Swarm of Crickets Taking Over San Antonio Has Residents, Students Chirping on Social Media

Wave on wave of crickets arrived in San Antonio, Texas Tuesday, and it had folks hopping to social media to chirp about it.

The insect typically makes its rounds throughout Texas in cycles, and the University of Texas at San Antonio (UTSA) was one of their primary landing spots beginning early Tuesday morning, according to the San Antonio Express-News.

The thick mass of crickets lining the sidewalks, stairwells, walls and entrances of buildings had students running for cover, and the university acknowledged its new guests on campus in a Twitter post. The school even warned students and faculty to not feed the crickets, because "they aren't as friendly as the squirrels."

"Well, this is new. We are aware of the current cricket situation on campus, 'Runners. @UTSAFacilities is working on finding a solution for our chirping visitors," the school's official Twitter announced Tuesday morning. "Thanks for your patience. Please refrain from feeding the crickets - they aren't as friendly as the squirrels."

Students at UTSA, home of the Roadrunners, weren't worried about the Tasmanian Devil on Tuesday, but whether or not they could avoid crickets—and perhaps have classes cancelled.

One student wrote, "Wow... these crickets really sitting in my class like they pay tuition. Then got the nerve to be disruptive and chirp the whole time."

Another wrote, "There's a turf war going on between squirrel's and crickets at UTSA and your boi is just trying to get to class lol"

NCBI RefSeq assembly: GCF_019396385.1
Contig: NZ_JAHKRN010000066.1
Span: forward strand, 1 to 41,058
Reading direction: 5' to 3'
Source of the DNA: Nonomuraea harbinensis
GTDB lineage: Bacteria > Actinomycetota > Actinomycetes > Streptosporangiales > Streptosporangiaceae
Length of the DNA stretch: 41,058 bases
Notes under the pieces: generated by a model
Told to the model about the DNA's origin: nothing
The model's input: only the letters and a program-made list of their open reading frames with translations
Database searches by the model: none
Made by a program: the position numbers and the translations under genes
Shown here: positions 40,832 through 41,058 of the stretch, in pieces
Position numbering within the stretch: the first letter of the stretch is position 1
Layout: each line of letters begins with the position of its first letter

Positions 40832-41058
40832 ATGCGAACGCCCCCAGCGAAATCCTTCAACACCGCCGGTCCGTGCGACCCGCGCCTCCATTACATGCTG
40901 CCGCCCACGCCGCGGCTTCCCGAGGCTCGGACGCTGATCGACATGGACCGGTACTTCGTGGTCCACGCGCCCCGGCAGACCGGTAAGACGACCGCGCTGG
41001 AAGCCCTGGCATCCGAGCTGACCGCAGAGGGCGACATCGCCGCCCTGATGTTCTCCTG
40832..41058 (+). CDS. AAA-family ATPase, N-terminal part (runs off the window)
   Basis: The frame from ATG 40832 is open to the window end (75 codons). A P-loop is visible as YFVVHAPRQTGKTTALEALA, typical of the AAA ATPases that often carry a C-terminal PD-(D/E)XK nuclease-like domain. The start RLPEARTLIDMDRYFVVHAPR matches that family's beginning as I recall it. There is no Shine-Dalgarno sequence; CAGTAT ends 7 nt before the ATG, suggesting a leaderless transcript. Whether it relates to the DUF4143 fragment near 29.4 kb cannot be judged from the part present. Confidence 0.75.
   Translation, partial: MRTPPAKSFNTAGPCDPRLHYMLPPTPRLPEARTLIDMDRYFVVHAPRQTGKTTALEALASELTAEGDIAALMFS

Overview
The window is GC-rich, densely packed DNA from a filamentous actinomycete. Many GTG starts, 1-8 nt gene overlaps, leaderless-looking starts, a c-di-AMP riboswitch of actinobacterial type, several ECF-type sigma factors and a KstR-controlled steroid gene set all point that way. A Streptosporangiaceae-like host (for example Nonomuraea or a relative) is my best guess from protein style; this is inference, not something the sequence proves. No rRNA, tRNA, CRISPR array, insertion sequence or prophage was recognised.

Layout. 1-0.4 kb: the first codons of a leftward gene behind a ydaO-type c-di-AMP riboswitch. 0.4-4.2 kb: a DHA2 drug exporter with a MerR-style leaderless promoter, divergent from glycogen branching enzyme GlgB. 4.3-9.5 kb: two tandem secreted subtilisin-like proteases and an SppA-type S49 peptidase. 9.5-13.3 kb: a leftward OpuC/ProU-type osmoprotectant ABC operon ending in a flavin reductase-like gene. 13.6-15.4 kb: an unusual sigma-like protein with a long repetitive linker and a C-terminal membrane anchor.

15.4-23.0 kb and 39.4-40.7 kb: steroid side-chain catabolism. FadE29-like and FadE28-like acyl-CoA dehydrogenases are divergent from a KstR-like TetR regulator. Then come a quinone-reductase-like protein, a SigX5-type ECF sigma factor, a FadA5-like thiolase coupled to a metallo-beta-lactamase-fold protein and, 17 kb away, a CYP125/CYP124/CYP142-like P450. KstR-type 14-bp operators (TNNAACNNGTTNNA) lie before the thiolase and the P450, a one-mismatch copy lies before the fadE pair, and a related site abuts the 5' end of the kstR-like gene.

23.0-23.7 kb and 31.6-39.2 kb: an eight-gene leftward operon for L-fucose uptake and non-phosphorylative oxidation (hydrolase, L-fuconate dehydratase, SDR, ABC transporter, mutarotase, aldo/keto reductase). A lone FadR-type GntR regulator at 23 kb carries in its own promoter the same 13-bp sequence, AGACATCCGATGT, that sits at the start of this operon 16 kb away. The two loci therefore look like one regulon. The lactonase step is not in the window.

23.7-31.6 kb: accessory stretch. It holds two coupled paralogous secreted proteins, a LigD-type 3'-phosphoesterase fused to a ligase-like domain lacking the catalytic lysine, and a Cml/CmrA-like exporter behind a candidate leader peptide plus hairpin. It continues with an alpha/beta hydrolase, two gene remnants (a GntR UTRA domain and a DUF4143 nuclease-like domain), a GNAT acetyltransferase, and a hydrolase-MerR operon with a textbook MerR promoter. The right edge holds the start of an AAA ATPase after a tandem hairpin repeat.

This student said she was fine with skipping her exam tonight. "i have an exam tonight but idk if i'm willing to go after seeing all these pics of the crickets @ utsa."

Another tweeted, "UTSA Roadrunner Cafe finna have fried crickets on the menu."

One wrote, "imagine if we had actually raided area 51 like the crickets are invading utsa"

Crickets shown in Nice, France on May 2, 2013. Getty/Didier Baverel

The UTSA campus was not the only area invaded by crickets. Much of the city felt the swarm, including in nearby Schertz, where a FedEx warehouse saw its largest infestation around 4 a.m.

"Today was literally the first day of the infestation," said FedEx warehouse worker Julius Johnson. "They were flying around the warehouse and getting into everything. There were a good 200 or more scattered around the warehouse and that's a low guess."

Is this normal? Well, Molly Keck of the Texas A&M AgriLife Extension office said when temperatures go from sweltering summer heat to slightly cooler conditions in late summer or early fall—from 100s and 90s to a more comfortable 80s in this case—then it's not uncommon for crickets to show up in massive waves.

Keck added that with low temperatures dipping into the 60s at night and creeping into just the low- to mid-80s in the daytime, Tuesday's quick cricket invasion probably won't be the only day the insects will be around.